3 ways $2 trillion for infrastructure can fight inequality too

Imagine you have US$2 trillion to spend on patching up America’s crumbling roads, levees and other infrastructure. What would you fix first?

The nation’s needs are great. The American Society of Civilian Engineers’ latest report, from 2017, highlighted derailing trains, roads full of potholes, levees breaching, bridges collapsing, undrinkable tap water and wastewater systems that are a menace to public health.

Choosing what gets funded – and what doesn’t – may be a question U.S. lawmakers will have to answer now that President Donald Trump, Speaker Nancy Pelosi and Senate Minority Leader Chuck Schumer have agreed to a very tentative $2 trillion infrastructure plan.

While it’s still unclear where the money will come from, or how much they’ll ultimately pony up, the more important question for me is where that money should go – and whom it should help. I believe three areas stand out: water, roads and rail.

This train carrying ethanol derailed just last month in Texas. KDFW FOX4 via AP

Infrastructure and inequality

A sudden infusion of infrastructure spending could benefit all Americans, creating good jobs and higher incomes for many.

Decrepit infrastructure costs each U.S. household an average of $3,400 every year due to productivity losses, higher transportation costs and other problems, according to the ASCE. That amounts to about $4 trillion in total over a decade, plus 2.5 million in lost jobs. It can also result in lost lives or severe health risks, such as when a bridge collapses or lead from an old pipe enters the water supply.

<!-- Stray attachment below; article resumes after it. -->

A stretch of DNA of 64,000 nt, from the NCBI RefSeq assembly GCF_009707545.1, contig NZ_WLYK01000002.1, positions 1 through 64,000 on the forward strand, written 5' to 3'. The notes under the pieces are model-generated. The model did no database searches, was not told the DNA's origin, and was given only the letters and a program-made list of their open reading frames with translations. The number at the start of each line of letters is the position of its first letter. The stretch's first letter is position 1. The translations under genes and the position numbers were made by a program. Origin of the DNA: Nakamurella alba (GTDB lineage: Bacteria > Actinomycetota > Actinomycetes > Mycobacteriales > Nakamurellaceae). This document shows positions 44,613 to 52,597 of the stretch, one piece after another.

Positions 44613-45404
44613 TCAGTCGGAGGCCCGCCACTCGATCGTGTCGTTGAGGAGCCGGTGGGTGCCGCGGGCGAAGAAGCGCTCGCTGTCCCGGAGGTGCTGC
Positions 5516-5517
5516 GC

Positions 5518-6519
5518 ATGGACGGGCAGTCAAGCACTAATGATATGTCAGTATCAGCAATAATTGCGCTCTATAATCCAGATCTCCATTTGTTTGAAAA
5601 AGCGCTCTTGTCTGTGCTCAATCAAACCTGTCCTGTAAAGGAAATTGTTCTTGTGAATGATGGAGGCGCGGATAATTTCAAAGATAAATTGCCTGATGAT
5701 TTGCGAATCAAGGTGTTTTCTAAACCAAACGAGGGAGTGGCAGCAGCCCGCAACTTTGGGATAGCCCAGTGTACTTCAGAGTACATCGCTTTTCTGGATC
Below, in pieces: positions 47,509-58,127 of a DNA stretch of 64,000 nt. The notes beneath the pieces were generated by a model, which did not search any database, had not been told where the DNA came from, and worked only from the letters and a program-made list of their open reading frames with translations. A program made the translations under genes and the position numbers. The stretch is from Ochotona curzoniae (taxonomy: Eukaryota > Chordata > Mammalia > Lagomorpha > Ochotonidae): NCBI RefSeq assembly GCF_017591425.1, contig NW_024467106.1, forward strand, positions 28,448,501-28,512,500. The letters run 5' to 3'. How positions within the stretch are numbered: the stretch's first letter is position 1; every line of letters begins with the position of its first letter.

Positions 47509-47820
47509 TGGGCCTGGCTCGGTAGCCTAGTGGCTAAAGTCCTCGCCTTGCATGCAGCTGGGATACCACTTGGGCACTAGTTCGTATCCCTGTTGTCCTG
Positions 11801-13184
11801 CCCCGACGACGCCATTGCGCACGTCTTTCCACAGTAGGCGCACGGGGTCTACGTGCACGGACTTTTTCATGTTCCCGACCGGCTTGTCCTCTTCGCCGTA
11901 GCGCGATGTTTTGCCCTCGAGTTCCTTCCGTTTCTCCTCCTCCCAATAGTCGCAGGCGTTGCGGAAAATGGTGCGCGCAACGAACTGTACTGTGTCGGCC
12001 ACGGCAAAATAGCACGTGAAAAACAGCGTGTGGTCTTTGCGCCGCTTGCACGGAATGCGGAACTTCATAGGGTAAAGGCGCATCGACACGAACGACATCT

That’s likely why the public overwhelmingly supports more spending on infrastructure – and why the deal between Trump and the Democrats finally came together.

But it’s unclear whether Congress will ultimately agree to spend the promised $2 trillion – or even whether that’ll be enough. So it’s important to establish spending priorities.

Spending in areas that will help struggling working and middle-class families hurt by ever-rising economic inequality would be a good place to start. As research by myself and others has shown, inequality makes almost every aspect of human life worse, from infant mortality and crime to politics.

The Flint water crisis affected low-income communities most. Reuters/Jim Young

1. The water crisis

That’s why a top priority should be addressing the lack of potable water in many parts of the country.

Water is necessary for basic human survival. And unsafe water puts people’s health and even their lives at risk. This has long-term consequences, especially for children. Furthermore, it reduces earnings and increases health care costs, which are ultimately paid for by everyone through lower tax collections and higher insurance premiums.

The ASCE report gave America’s drinking water a D grade due to all the waste and risks from the nation’s ancient, leaky and corroding piping system. And it’s a problem that primarily afflicts poor communities, like Flint, Michigan.

Affluent communities usually have the political power to ensure safe drinking water and the money to pay slightly higher taxes for clean water if necessary. Low-income neighborhoods are usually neighborhoods with little political clout and will suffer most from water problems.